I am all for keeping safe and healthy that which is important, but there is a line between health consciousness and selfishness. This line is crossed when you pay for one space and while others are yet to get half their behind into a seat you are manspreading. Those who do not take public transport will never understand the injustice of this.
A plea to adjust usually results in varying outcomes; the ‘nice’ ones will wiggle and pretend to adjust without actually moving from their spot and with their legs still splayed, while the other more troublesome types will either ignore you completely or start a confrontation.
I agree jewels are worth protecting at all cost and that includes paying for the next space if you are going to take up more than half of the space paid for by another. Let’s stop this selfish behavior. A woman’s jewel needs air too.
In related news, above are our counterparts in other countries and how they sit. Some would argue that is why their divorce rate is high, because their women are dissatisfied, but that too is debatable.
PS: in case of any grammar error, biko gbaghara, oyibo biara abia (please forgive, English is foreign to us.)
The city I live in is a large one, not just based on square meters but on population and the contrasting lifestyle.
I feel it should be made into three different states. Amuwo Odofin, Surulere, Ikeja, Maryland, Ojota, Oshodi… Should be called Mainland state. Lagos Island, Ikoyi, Victoria island, Lekki and VGC should be Island or Atlantic state. Ajah upwards should just be called Cameroon and anywhere from Ojo barracks down towards Badagry, after Iyana Ipaja down to Abule-egba, and areas from ojodu berger and beyond should not even be termed Lagos at all. Let’s just leave them as Ogun state.
This way when you live in the Mainland state and are working in the Island state your employers would be more understanding when you come in late.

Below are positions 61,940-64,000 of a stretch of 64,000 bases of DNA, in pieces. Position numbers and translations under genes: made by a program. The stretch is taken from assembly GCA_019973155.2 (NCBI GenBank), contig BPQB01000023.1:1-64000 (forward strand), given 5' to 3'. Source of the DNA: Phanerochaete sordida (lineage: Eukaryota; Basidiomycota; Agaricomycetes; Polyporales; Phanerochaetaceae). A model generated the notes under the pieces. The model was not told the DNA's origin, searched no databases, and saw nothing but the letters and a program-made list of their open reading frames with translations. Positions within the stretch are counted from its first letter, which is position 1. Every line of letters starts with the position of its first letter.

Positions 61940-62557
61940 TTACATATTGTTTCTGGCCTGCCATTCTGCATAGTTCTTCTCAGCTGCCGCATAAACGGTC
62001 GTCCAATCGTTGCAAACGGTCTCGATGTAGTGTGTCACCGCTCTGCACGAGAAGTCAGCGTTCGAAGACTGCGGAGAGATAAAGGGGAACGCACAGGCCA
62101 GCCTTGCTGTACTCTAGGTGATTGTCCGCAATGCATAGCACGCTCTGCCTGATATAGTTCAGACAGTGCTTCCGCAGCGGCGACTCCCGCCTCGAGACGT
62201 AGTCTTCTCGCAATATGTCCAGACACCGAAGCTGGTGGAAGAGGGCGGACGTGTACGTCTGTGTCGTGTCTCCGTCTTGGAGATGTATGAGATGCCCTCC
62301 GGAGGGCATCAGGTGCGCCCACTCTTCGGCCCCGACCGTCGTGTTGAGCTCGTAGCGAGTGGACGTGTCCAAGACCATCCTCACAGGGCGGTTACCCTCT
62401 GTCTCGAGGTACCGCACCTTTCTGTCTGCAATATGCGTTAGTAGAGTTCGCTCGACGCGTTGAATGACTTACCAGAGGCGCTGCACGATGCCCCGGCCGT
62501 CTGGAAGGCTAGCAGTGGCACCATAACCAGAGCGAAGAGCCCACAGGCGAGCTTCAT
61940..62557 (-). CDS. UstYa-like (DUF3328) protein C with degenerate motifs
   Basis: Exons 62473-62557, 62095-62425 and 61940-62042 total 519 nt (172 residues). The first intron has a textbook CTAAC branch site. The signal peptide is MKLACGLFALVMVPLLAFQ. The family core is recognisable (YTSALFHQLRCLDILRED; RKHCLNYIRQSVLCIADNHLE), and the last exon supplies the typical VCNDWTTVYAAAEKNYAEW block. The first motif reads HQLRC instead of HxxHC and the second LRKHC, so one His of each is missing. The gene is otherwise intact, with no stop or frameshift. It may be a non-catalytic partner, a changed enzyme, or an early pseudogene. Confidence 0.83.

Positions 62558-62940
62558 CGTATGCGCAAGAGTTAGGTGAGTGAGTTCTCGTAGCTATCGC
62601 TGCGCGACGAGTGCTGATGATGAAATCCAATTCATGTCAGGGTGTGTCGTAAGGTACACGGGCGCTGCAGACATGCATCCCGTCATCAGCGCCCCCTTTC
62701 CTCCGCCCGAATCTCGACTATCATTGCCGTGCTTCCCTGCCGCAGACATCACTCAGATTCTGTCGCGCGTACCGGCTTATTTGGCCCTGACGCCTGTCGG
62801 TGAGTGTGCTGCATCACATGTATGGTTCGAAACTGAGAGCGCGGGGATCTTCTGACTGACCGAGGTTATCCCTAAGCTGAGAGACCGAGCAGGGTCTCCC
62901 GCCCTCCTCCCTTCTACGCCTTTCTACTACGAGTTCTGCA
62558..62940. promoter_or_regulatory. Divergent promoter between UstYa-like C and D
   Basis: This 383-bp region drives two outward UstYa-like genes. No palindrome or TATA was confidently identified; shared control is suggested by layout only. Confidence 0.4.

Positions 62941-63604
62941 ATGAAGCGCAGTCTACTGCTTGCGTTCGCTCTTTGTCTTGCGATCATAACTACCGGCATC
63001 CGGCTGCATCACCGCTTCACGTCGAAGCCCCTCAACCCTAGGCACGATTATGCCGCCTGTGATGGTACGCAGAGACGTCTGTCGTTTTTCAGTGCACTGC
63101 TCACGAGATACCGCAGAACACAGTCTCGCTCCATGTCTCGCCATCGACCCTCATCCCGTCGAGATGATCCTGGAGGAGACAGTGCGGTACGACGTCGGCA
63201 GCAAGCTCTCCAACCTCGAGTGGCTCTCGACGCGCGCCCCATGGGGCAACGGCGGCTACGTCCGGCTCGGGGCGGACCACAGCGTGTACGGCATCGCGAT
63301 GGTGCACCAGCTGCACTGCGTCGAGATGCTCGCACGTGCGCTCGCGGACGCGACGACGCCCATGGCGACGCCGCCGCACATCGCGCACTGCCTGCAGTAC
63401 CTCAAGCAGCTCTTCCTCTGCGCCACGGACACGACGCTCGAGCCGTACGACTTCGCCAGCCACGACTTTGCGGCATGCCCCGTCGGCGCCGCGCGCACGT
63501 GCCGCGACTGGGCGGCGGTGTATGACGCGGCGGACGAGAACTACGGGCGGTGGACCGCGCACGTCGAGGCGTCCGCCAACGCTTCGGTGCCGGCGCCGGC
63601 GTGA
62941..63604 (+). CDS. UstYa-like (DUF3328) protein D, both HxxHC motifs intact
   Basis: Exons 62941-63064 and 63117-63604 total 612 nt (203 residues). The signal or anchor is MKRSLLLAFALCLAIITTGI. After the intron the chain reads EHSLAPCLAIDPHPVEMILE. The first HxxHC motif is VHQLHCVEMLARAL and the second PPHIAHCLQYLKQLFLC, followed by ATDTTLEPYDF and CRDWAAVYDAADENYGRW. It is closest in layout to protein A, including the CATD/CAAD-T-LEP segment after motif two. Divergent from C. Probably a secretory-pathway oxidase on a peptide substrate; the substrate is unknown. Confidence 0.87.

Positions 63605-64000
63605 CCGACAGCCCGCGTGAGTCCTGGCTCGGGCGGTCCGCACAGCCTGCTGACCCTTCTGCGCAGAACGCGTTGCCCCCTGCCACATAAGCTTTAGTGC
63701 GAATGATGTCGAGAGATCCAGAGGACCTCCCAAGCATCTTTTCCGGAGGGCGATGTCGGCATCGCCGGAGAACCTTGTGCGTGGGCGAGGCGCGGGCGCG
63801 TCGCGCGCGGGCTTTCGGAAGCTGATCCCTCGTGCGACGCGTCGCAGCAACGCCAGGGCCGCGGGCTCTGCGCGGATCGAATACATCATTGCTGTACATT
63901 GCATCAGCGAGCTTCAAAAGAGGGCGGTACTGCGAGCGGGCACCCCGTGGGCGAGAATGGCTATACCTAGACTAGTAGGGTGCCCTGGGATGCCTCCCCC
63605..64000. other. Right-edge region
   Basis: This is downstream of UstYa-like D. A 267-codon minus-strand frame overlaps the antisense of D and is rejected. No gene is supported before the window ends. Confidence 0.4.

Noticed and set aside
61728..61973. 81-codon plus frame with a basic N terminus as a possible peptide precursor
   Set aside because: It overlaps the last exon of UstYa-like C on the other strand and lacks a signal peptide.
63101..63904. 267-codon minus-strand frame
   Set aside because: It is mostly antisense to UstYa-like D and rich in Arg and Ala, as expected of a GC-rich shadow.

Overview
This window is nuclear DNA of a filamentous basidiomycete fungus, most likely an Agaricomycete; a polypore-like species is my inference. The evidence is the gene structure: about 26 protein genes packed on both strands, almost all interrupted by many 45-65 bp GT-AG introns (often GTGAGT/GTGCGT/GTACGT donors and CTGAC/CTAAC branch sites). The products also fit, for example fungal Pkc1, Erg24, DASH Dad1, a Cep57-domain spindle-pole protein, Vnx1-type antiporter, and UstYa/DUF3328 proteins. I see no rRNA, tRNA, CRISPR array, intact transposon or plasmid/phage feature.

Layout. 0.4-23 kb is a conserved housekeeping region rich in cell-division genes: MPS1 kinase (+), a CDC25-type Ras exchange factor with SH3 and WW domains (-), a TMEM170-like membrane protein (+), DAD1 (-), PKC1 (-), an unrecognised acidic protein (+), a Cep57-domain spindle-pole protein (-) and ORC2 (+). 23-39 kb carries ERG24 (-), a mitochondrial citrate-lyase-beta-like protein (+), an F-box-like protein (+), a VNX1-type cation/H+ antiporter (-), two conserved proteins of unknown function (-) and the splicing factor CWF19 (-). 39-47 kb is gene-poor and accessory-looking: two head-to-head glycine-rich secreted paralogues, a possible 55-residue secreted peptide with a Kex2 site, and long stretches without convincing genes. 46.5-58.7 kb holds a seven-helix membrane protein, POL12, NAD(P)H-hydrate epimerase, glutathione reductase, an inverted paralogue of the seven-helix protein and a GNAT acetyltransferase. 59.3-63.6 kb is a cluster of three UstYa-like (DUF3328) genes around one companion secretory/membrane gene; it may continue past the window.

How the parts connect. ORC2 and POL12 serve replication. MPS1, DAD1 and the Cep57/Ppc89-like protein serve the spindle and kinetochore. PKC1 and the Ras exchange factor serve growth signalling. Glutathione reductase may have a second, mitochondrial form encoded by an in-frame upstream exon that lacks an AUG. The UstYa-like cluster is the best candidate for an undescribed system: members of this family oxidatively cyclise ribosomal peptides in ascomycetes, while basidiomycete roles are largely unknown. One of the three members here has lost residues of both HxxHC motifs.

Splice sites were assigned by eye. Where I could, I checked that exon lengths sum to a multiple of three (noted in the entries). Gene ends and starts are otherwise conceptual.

For real, someone living in Aba and working in Port Harcourt will get to work in a shorter period than someone going to work from one part of Lagos to another. This morning I left home before nine A.M. for a twelve P.M. appointment but arrived by one P.M. I practically spend eight hours in traffic daily; four to and four from.
Distance aside, the lifestyle between these areas is also greatly different. The energy too. I live in the mainland, in an area where I can claim ‘local champion’. Where I walk down the street and wonder why I am receiving too many appreciative stares. Where I speak pretty normal and they say I sound like one who just returned from overseas. It is easy to feel like a mini celebrity here.
I have big dreams, very mighty ones that make people shake their head and call me “Onye ocha nna ya di oji” (a white person with a black father) because blacks like us ought to be more realistic and leave the fairy tales to the whites.
Sometimes while riding on the high pedestal I have been unwittingly placed there is a false sense of fulfillment that lulls me into complacency. I feel like I have arrived, then I relax… until I visit the Island.